Spaghetti alla chitarra with 4 meat ragu.
Why 4 meat ragu?
Since it was my birthday last week and I was having guests for dinner, I wanted to make something special and I wanted a typical recipe for spaghetti alla chitarra as I had some fresh alla chitarra to use. In Abruzzo, where this pasta originated, alla chitarra is most often served with a simple tomato sauce, a sauce with tiny veal meatballs, lamb ragu or mixed meat ragu. However, when it came to the mixed meat ragu, which was what I decided to make, it seems that like many ‘typical’ Italian recipes, everybody’s grandmother (nonna) made or makes a slightly different version!!
While searching for a way to make the sauce I found recipes with lamb and pork; lamb, beef and veal; lamb, veal and pork sausage meat; lamb, pancetta and veal etc. etc. I guess you get the picture. As you can imagine, lamb is a very traditional meat in Abruzzo and included in both pasta and main course dishes and number one for meat ragu in the region.
Lamb in Italy.
Lamb meat is often described as ‘castrato’ on Abruzzese menus and recipes. This is the meat of a castrated male lamb which is no older than 18 months. Castrato is a popular Italian lamb meat, most especially in Southern Italy, and is considered to be more tender and have a more delicate flavour than mutton. I think we can say it’s somewhere between young lamb and mutton. So the lamb used for ragu in Abruzzo may sometimes be castrato.
Here in Northern Italy, however, lamb is not eaten very often, except at Easter and the only cut that is consistently available in most supermarkets and butchers is lamb chops or ‘costolette’. Castrato is almost impossible to find. Luckily for me because I love lamb there are a few places where I know I can get different cuts.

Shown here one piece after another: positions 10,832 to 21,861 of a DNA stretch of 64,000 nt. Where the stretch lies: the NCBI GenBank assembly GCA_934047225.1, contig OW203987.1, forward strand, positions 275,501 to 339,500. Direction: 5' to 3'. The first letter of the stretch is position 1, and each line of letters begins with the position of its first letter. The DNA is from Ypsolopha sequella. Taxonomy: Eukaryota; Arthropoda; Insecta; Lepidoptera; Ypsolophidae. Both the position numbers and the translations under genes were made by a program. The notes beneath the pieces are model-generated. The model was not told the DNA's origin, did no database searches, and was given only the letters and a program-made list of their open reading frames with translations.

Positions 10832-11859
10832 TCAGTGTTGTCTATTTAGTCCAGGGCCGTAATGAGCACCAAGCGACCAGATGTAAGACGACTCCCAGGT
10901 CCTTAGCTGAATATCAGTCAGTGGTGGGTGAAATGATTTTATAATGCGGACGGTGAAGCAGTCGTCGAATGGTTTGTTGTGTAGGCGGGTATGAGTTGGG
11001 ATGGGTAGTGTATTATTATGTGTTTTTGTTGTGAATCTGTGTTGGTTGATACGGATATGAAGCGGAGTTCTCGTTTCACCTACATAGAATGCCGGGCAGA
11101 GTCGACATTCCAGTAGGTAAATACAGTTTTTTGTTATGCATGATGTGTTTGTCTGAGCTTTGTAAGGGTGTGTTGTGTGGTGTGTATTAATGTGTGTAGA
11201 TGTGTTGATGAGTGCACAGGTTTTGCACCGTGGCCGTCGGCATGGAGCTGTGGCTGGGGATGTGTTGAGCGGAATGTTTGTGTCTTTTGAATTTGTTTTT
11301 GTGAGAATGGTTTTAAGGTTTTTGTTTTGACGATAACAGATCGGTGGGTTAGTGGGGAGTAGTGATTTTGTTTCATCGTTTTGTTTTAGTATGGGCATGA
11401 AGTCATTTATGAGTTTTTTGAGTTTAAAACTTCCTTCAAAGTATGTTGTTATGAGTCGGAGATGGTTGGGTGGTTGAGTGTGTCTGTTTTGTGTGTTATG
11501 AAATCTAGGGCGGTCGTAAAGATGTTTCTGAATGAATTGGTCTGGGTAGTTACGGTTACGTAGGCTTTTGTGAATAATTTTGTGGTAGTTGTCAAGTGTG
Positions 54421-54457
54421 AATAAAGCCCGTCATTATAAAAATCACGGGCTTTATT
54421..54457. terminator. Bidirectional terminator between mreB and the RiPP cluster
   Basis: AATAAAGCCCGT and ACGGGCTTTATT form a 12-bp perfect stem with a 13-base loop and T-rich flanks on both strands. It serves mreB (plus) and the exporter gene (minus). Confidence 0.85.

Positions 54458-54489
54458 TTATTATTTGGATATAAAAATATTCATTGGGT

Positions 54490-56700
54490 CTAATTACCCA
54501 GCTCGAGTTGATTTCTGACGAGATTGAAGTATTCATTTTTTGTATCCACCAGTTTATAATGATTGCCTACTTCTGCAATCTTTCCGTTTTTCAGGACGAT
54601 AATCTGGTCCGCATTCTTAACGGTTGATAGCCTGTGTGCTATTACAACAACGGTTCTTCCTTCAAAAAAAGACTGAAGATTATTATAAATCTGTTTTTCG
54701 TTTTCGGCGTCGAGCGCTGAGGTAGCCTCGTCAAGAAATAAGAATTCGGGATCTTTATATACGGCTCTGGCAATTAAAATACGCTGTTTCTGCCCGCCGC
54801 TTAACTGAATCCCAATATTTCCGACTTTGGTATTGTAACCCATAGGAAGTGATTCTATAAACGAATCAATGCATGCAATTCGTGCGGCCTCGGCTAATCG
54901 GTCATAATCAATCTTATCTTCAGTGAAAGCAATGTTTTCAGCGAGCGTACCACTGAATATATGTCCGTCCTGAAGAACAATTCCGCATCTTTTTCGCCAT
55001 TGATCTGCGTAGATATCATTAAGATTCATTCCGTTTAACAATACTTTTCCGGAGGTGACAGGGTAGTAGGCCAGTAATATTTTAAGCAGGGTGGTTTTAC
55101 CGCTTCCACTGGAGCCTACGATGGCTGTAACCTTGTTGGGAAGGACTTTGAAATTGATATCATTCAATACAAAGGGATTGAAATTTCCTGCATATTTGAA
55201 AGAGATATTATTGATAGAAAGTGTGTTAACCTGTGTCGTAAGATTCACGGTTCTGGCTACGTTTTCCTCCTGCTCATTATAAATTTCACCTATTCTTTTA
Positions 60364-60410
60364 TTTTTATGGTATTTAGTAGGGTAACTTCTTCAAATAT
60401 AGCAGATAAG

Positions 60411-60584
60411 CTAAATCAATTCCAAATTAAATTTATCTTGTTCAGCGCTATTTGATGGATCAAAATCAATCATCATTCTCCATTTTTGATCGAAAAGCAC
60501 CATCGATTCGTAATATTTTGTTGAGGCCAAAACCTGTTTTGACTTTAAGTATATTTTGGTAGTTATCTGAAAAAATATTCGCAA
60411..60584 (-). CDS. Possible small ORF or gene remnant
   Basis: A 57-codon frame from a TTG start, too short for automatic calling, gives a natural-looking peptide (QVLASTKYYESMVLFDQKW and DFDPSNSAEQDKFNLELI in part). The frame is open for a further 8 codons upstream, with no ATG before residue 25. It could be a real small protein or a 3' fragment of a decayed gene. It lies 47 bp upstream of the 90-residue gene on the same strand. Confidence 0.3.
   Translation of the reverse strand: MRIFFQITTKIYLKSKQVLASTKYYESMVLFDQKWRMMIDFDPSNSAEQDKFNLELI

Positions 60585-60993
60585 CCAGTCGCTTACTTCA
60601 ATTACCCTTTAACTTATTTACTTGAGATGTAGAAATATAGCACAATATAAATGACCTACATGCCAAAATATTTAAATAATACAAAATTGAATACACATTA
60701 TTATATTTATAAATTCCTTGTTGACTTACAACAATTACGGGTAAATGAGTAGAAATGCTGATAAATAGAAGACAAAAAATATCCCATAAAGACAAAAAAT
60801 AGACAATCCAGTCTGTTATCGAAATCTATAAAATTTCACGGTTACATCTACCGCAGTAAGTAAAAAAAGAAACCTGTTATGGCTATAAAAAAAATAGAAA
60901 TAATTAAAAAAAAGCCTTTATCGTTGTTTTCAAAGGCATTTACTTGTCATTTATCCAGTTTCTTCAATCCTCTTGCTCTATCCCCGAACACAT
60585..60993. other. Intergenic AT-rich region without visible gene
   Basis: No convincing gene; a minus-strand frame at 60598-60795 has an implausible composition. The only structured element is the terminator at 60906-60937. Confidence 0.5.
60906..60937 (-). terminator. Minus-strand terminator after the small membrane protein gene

The longer you cook ragu, the better it is.
The majority of Italian pasta dishes don’t require a lot of cooking time, except those that include a meat sauce. For many of these recipes, be it Bolognese or a mixed meat ragu, the sauce is cooked slowly over at least 1-2 hours or longer, as would be the case for a stew or casserole. This is particularly true when the meat isn’t minced but cut into small cubes as in this recipe.
After having found the recipe I wanted to use, sourced my lamb and bought the other meat (pancetta, veal and beef), I spent my birthday morning cooking this ragu! I have to say, it took most of the morning to make.
First I decided to make a lamb stock with the bones that remained after cutting off the meat for the sauce rather than use a stock cube and I browned each type of meat separately before putting them all together with the rest of the ingredients. But it was worth every minute! So, if you are a pasta and meat lover willing to dedicate a bit of time to making a very special meat ragu this is the recipe for you and don’t be put off if you haven’t any spaghetti alla chitarra, you can use normal spaghetti (preferably a little thick) tagliolini, bucatini, or flat ribbons such as tagliatelle.
See the recipe on the next page